On assignment from the Digital Studio AAD73 class, a bunch of us traipsed down to downtown Sacramento through construction zones and continuous rush hour traffic, and made our way to the briefly famed Art Hotel. We were met there by our ingenious professor, waving us on to hurry and shove our way through the hordes and clumps of people who’d gotten to there early and snatched up all the tickets for the time slots we wanted! We made it just in time to secure the last few 5:00 and 5:30 tickets. Ms. Rishe bartered for a few more and the we all shuffled around, filled out some paperwork and then decided rather than kill the time we had to spare standing in the stink leaching out from somewhere in the vicinity of the entrance, we’d take a hike over to the Crocker.
It was a beautiful afternoon for a walk in the city and the art of Ai WeiWei was waiting for us. We mused over that and the digital installation in the stair well then hustled our way back to the Jade to file ourselves into line for the grand art experience. Actually though, was already well under way. The thug acting as bouncer for the event was an exhibit all his own. So was the guy in the green shirt passively making masking tape sculptures on his arm. It was all really amusing. Neither of them were going to do any of us unruly art appreciators any favors, that was for sure! So we minded our manners and waited our turn and wow! What an exhilarating, claustrophobic, stunning, sensory overloading, creepy, anxiety inducing, yet touching experience we were in for.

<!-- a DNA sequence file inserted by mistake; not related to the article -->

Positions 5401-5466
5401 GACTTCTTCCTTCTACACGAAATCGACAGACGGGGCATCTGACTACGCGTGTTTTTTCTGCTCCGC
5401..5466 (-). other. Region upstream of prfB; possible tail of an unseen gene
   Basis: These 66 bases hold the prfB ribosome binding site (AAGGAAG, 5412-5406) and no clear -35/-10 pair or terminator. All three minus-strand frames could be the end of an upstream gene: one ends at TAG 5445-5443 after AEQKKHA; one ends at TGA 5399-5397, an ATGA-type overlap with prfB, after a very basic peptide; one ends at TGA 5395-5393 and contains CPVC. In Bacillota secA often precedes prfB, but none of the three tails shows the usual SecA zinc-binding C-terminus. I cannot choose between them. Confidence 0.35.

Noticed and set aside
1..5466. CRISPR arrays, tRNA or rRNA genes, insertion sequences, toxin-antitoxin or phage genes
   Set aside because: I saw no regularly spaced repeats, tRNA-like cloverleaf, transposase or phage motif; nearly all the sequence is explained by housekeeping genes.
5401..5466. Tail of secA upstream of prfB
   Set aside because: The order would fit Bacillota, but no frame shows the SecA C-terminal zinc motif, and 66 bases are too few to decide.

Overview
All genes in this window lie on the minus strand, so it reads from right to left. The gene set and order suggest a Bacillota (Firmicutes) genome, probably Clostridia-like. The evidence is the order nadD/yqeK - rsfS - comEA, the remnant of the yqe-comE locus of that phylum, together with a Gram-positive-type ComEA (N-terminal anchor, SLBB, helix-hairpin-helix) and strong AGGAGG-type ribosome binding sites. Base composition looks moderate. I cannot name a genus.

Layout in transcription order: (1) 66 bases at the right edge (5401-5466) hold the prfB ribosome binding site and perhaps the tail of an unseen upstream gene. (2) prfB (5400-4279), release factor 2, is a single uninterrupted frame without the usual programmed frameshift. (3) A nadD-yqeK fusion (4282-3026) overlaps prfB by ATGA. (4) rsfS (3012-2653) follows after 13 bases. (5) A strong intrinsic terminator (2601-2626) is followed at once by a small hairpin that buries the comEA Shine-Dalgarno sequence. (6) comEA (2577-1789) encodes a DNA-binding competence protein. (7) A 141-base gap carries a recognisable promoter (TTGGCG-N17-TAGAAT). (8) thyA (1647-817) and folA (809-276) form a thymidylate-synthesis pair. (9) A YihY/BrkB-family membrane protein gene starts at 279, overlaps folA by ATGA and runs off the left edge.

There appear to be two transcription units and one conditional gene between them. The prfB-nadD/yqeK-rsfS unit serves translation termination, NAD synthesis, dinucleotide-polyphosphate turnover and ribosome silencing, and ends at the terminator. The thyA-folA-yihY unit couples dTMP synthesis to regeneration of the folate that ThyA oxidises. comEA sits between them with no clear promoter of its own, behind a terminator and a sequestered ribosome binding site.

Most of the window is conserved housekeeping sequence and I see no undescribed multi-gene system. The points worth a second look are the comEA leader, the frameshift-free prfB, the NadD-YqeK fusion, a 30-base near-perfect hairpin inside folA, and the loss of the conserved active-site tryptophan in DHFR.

It was really too much for me to absorb in under 30 minutes. But we knew that going in. And I’m realizing now, that was part of the affect. (And is partly why I chose the “Rock the Nation” song by my fav, Michael Franti, for the soundtrack in flipagram I put together)
I think my favorite was the room with the leather club chair and the floor lamp, which cast warm light walls papered with script from what looked to be lines of the movie that was being projected into the corner, playing like a memory being relived.
It was an art experience like no other.